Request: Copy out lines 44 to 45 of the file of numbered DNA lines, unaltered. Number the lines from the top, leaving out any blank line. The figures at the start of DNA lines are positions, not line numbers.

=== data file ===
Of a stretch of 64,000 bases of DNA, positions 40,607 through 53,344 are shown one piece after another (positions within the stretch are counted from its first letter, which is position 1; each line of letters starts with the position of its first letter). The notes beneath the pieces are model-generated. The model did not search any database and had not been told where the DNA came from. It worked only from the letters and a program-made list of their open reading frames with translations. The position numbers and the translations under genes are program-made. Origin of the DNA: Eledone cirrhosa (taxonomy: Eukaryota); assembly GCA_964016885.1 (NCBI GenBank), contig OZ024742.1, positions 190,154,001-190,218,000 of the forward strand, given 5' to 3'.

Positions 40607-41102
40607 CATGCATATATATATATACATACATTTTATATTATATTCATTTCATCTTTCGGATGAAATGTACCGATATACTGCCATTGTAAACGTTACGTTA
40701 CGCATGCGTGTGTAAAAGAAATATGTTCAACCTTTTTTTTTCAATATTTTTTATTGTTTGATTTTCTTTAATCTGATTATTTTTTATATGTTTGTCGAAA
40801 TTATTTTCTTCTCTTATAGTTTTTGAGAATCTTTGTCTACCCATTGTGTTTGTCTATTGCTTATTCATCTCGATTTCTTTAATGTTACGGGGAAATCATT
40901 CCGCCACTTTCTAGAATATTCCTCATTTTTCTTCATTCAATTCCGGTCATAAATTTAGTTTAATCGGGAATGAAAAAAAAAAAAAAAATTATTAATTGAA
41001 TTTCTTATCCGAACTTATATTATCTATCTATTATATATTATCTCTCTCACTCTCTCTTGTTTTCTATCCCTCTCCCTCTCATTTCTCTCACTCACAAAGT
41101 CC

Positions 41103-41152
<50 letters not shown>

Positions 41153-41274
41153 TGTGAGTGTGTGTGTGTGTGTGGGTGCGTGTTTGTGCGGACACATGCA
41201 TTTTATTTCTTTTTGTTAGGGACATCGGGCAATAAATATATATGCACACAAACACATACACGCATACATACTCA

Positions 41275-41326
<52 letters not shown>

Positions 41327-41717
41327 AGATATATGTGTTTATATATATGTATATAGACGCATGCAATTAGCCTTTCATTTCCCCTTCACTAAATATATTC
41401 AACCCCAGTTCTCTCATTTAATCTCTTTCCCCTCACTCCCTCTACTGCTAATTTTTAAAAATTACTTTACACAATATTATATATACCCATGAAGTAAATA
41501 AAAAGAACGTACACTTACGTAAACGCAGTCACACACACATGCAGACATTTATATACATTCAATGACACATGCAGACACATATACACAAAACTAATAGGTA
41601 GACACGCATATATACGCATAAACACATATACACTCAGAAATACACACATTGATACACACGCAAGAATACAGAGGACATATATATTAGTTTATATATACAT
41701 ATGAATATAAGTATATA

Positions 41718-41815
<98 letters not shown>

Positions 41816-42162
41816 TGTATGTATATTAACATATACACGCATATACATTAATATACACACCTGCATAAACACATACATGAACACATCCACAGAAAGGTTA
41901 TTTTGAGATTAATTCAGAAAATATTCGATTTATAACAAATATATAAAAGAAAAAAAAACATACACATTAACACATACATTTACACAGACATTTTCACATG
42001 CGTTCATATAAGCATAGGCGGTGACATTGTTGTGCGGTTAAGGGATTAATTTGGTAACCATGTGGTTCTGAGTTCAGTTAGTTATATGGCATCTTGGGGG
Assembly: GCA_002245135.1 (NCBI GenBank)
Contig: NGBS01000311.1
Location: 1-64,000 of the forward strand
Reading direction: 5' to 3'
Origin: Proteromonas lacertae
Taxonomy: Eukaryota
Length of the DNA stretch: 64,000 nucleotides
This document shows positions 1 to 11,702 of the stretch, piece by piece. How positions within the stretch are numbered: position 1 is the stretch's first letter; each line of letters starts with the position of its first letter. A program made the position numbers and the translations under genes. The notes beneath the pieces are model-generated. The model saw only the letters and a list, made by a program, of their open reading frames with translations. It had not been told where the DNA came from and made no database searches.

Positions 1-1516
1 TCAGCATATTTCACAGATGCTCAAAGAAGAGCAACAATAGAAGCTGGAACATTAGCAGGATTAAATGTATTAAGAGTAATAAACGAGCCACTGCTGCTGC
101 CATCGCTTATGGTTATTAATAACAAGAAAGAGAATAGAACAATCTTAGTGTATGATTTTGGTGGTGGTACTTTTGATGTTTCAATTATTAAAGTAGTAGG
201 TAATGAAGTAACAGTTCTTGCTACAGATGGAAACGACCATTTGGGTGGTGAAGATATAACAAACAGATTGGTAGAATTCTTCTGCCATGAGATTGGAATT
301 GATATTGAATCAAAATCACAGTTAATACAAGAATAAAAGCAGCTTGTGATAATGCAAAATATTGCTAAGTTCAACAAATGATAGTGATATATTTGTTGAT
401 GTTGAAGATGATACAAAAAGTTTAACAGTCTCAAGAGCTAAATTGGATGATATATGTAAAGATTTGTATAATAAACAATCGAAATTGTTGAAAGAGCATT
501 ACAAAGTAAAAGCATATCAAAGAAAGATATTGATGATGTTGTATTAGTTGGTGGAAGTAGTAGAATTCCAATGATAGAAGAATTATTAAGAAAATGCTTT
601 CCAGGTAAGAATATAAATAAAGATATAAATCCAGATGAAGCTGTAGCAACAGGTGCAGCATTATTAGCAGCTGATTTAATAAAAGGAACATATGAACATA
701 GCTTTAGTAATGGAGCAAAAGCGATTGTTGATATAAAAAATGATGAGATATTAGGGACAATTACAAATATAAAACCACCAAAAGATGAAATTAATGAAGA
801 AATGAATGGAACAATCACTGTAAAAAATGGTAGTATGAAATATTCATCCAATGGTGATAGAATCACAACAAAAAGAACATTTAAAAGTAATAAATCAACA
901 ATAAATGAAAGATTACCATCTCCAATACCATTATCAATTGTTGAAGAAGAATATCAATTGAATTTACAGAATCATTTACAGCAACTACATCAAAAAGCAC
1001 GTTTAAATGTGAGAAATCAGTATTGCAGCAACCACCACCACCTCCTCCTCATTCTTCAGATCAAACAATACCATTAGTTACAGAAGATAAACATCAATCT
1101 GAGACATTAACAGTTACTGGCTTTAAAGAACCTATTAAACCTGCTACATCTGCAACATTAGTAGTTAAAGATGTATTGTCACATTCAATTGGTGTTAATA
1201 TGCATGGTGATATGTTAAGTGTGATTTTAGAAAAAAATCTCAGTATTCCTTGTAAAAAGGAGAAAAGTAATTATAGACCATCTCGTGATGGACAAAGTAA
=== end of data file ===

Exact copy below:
701 GCTTTAGTAATGGAGCAAAAGCGATTGTTGATATAAAAAATGATGAGATATTAGGGACAATTACAAATATAAAACCACCAAAAGATGAAATTAATGAAGA
801 AATGAATGGAACAATCACTGTAAAAAATGGTAGTATGAAATATTCATCCAATGGTGATAGAATCACAACAAAAAGAACATTTAAAAGTAATAAATCAACA